How does scale weight, fat percentage, body image and diet tie into such incredible performances?
Women tend to be somehow more image-conscious than men. Their concerns could come from coaches pressure, peer pressure, athletic body stereotypes, modern society standards or just marketing, social media and advertisement.
Here, I will not be the first nor the last to touch upon such a multi-angled topic and heavily discussed issue. I will talk briefly about weight and sports performance rather than weight and athletic image. These are two completely different things. If you are a female athlete and you are exercising to lose weight, this article is not for you at this point. If you are a female athlete and you are exercising for performance, hold on tight and read on.
First and foremost, performance takes into account the duration/frequency/intensity of the competition and associated training, it differentiates the scale weight from the fat percentage, and it takes into account the individuality of the athlete. All these parameters are hard to put into numbers and precise percentages. For women in triathlons for example, there is a vast variability of the duration of events and there is also a big range among body fat percentages and scale weight-to-height ratios of top performers. There is not one fixed athletic body stereotype that performs better than others. When you take a look at the professional sprint, olympic, half or full triathlon distances, some elite women (on the same event) tend to be short or tall, lean or a bit more muscular. The reason behind this could be genetics, different training schedules and habits, different diets or some combination of the above.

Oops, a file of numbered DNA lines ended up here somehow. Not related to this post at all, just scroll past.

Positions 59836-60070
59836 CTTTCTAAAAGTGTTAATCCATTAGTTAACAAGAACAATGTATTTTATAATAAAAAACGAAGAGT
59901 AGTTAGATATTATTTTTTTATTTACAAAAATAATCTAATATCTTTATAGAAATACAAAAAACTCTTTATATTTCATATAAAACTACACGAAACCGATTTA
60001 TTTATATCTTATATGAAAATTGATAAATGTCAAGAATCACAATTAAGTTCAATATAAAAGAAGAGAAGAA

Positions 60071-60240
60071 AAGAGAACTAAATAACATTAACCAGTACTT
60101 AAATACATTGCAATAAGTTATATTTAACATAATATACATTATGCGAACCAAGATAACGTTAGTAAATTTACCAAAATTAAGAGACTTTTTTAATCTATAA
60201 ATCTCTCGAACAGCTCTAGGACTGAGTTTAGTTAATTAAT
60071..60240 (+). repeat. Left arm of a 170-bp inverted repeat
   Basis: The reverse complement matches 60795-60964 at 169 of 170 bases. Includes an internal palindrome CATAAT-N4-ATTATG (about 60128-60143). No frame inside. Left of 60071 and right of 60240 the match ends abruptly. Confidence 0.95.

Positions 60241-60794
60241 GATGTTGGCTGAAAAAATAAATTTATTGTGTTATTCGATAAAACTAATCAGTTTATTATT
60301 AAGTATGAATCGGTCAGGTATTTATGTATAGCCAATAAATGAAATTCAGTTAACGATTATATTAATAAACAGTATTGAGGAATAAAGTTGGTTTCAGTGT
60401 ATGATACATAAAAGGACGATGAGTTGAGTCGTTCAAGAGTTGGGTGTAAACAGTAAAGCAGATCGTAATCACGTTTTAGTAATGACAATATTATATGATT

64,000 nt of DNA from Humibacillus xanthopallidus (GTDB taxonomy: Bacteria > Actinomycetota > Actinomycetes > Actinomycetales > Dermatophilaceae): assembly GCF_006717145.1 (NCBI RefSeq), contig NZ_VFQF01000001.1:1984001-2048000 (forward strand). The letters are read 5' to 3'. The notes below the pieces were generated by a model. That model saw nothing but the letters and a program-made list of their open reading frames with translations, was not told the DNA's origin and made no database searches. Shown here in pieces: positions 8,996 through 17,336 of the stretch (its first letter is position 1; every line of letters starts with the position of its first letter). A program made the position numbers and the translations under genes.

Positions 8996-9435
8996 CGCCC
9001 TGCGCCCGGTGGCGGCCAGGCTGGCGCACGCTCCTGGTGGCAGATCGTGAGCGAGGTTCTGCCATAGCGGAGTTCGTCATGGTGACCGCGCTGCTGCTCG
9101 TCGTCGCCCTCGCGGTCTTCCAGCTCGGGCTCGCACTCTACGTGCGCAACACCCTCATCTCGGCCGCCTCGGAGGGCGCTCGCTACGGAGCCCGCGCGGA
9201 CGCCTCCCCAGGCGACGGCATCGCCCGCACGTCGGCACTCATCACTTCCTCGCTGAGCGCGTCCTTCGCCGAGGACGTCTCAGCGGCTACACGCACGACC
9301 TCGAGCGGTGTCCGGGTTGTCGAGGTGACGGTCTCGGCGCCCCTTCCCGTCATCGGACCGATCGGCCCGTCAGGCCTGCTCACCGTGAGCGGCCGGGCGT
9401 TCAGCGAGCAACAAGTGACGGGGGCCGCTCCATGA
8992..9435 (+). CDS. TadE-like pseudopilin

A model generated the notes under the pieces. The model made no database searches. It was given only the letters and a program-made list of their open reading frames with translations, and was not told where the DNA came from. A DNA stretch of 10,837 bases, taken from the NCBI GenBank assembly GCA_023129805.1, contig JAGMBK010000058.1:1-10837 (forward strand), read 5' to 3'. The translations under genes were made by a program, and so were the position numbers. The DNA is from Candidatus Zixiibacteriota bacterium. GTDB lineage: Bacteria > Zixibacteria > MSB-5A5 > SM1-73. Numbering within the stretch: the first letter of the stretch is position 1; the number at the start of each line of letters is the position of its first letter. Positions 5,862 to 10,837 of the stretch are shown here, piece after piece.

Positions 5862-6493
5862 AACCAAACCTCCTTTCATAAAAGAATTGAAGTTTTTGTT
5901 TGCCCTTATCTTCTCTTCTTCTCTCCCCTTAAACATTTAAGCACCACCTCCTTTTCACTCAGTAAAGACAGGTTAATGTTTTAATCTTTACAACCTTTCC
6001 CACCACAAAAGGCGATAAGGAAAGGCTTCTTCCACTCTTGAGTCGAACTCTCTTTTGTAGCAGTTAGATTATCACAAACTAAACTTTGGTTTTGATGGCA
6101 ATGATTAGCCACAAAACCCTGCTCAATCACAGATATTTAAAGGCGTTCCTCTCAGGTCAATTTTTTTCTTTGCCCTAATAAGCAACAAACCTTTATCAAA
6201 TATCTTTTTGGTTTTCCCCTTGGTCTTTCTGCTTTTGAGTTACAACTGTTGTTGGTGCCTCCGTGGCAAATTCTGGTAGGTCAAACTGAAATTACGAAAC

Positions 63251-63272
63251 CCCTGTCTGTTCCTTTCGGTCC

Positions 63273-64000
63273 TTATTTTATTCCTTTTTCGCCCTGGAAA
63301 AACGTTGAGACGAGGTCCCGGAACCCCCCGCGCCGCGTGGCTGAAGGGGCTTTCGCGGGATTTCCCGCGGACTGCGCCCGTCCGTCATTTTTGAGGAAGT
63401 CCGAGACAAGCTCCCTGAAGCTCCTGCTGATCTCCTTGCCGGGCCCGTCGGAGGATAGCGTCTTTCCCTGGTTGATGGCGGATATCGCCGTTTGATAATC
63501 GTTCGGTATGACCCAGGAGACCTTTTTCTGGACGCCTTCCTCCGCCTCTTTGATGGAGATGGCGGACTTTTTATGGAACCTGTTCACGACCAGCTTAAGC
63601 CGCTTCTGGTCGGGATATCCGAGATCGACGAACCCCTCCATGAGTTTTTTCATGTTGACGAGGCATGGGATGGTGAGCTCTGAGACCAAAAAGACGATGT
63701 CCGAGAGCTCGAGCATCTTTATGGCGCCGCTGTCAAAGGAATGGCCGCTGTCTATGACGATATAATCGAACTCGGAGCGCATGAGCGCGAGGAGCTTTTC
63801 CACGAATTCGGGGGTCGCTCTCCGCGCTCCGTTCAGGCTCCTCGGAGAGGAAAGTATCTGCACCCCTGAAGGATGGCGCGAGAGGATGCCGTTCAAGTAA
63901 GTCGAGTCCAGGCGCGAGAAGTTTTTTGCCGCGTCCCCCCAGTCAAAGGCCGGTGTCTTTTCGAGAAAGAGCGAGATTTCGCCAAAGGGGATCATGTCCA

From my personal experience, I have never followed a strict diet plan throughout my 5 years of training and competing at the elite amateur triathlon level. I have always followed general healthy guidelines like eating regularly fruit and vegetables, eating meat, fish, bread, butter, ice cream and wine in moderation. Mainly, I have allowed my training load to make the necessary body adaptations and I have stayed consistent and loyal to my plans - even during injuries and setbacks. In simple words, I eat whatever makes me happy and not heavy ~ whatever does not compromise my training and I stay put to my regime. I know the foods that work best for me in terms of digestion and I also know the foods that make me happy and full of energy - and I keep those latter in my A list! And although my diet has not changed much over the years, my training has changed a lot. I am now putting more hours a week and with more intensity compared to 2012 when I started, and surprisingly, my body has acclimated to bear the load.
|2012: lean but not strong|
|2012:my body went through|
a series of adaptations
The bottom line is that
WOMEN: do not abuse your bodies. Let your bodies adapt to the training load gradually. Give it time ~ adaptations happen in the long run (metaphorically and literally!). Changes will happen ~ Do not rush anything! You may lose fat, you may gain scale weight and muscle mass but since every one of us is unique, just let it be and enjoy the process. It doesn't help worrying about being too lean or too big or too muscular or too short or too tall. Just look around you and you will see world and olympic champions in different lengths and widths!
|2016: more muscles, more strength and endurance, faster times|
Stay healthy, stay happy and stay true to yourselves!
See you out there ~